xclip in a few lines of ruby

Update: I happened to check the source code of the ‘clipboard’ gem and it turns out that it depends on xclip. So the code below is just nonsense.

An xclip in a few lines of ruby

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#!/usr/bin/env ruby

require 'clipboard'

if ARGV.empty?
Clipboard.copy ARGF.readlines.join("\n")
else
Clipboard.copy ARGV.join(' ')
end

###Use cases

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#copy the html source of cosmicvent.com to clipboard
curl -s http://cosmicvent.com | xc

#copy date to clipboard
xc $(date)

An easy way to automate your browser

I build web applications, and use the browser a lot. And there are a few things which I do all the time. For instance, all my web applications have a login page and while developing them, I have to login every time before I start testing them. To make this pain free, I’ve added a bookmarklet in my bookmark with the following code:

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//Devise login
javascript: (function() {
document.getElementById("user_email").value = "user@mailinator.com";
document.getElementById("user_password").value = "please";
document.getElementById("new_user").submit();
})()

If you know javascript, you’ll know that all this code is doing is filling the username and password and posting the form. This saves me a lot of keystrokes. Another bookmarklet which I use is to remove NSFW videos from youtube’s recommendations list

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javascript:var e = document.getElementById('watch-sidebar');
e.parentNode.removeChild(e);

This code just removes the div containing the recommendation videos. These are just a few examples, if you know a little bit of javascript. You can easily create bookmarklets to make your repetitive jobs easy.

A small hack to know how long it's been

I’ve recently started ‘Going out of the the building for business’ and have to wait at a lot of places, and I have this urge to know How long it’s been since I started waiting for some one, or how long It took me to finish something. One the desktop I use the awesome gtimelog. However, I had no way to do the same when I was not using my computer. Until I noticed that my phone had a call register with timestamps. All I had to do, to log my time on an ordinary phone was call my own number, to store the call timestamps whenever I started something. Now, I know how much time I spend on different things and I can optimize it. Hope you find it helpful.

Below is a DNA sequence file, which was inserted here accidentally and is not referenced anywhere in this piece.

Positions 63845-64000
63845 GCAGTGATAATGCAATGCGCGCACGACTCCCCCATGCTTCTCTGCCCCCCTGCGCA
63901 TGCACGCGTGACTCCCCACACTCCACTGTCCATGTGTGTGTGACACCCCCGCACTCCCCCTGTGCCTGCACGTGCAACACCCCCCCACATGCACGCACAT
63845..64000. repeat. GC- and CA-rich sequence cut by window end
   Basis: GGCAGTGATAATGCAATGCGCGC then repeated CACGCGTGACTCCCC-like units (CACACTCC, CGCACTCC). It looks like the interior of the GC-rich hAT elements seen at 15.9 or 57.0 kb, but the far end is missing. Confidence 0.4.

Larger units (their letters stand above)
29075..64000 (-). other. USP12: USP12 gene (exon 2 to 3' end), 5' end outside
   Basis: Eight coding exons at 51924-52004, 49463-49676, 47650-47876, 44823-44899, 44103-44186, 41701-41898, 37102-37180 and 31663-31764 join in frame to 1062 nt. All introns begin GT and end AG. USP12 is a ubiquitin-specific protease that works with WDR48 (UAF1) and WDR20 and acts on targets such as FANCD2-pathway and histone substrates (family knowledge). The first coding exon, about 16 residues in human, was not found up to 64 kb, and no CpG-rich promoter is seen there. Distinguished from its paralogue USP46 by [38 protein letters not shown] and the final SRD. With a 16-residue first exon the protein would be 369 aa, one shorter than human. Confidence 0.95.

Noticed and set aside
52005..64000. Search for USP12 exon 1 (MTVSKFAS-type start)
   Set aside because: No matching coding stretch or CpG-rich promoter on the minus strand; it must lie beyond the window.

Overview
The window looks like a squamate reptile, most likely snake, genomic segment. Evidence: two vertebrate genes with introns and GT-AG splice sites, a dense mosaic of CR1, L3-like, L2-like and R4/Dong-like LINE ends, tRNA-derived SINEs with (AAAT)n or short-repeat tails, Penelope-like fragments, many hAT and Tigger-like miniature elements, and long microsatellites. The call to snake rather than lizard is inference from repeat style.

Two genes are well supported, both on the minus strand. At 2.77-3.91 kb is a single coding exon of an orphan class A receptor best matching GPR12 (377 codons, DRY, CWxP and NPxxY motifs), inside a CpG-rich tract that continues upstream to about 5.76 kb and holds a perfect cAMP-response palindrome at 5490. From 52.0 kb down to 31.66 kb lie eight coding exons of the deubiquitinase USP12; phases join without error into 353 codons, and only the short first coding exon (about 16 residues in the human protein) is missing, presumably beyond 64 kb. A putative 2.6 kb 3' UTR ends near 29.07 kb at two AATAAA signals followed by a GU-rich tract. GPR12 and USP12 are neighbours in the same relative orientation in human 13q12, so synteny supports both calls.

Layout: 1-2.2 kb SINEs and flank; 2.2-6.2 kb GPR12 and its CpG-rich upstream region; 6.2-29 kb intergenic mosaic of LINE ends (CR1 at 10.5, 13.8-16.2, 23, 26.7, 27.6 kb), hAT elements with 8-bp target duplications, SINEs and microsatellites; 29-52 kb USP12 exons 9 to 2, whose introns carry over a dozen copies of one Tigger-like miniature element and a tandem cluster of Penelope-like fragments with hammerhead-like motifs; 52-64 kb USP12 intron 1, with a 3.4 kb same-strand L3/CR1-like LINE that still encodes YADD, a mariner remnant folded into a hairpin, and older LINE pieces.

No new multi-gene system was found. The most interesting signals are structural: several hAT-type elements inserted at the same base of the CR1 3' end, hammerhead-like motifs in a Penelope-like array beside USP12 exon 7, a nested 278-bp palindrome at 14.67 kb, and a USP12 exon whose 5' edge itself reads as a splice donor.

Why pen and paper Todo lists work

I have used a lot of tools to manage my TODO lists, I even wrote one (Taskr - Simple command line utility to manage your tasks). However, I keep coming back to pen and paper. I think I get it now, The biggest drawback of the Todo list apps I’ve used was that they made managing my Todo lists easy. As a result of which my lists started growing. When I use pen and paper, I have to copy everything to a new page every single day, and THAT is NOT easy. It makes me think which task is worth copying. At the end of the day, this is what makes my todo lists sane. I think I am going to stick to pen and paper for my Todo lists for a long time.

My Substance Template

Here is the substance template I use for my blog. You can get a blog with the same style just by copying this content to your substance template.

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<!DOCTYPE html>
<html>
<head>
<link href="https://substancehq.s3.amazonaws.com/assets/themes/basic-ad984f7b012b0c32734a2fe824329238.css" rel="stylesheet" />
<link href="https://substancehq.s3.amazonaws.com/assets/pygments-18ba01c79ccfbe022848bccbb4413b59.css" rel="stylesheet" />
<link rel="alternate" type="application/atom+xml" title="Atom feed" href="/atom.xml"/>
<link rel="sitemap" type="application/xml" title="Sitemap" href="/sitemap.xml" />
<meta name="author" content="Khaja Minhajuddin" />
{{^page.indexed}}
<meta name="robots" content="noindex" />
{{/page.indexed}}
<style>
#posts-list{ margin-top: 20px; margin-bottom: 10px; }
#posts-list td.post-date{ margin: 0; text-align: center;padding-right:0; padding-left:0;}
#posts-list td.post-link{ padding-left: 10px; }
#posts-list td.post-date{width: 10%;}
#posts-list td.post-tags{width: 30%;}
#posts-list td{padding-bottom: 20px; }
#post-tags {margin-bottom: 10px;}
</style>
<title>
{{ page.title }} - {{ site.title }}
</title>
<link rel="alternate" type="application/atom+xml" href="http://feeds.feedburner.com/shiny-stuff" />
<link rel="canonical" href="{{ page.absolute_url }}/"/>
<link rel="shortcut icon" type="image/x-icon" href="http://minhajuddin.com/favicon.ico">
{{{google_analytics_script}}}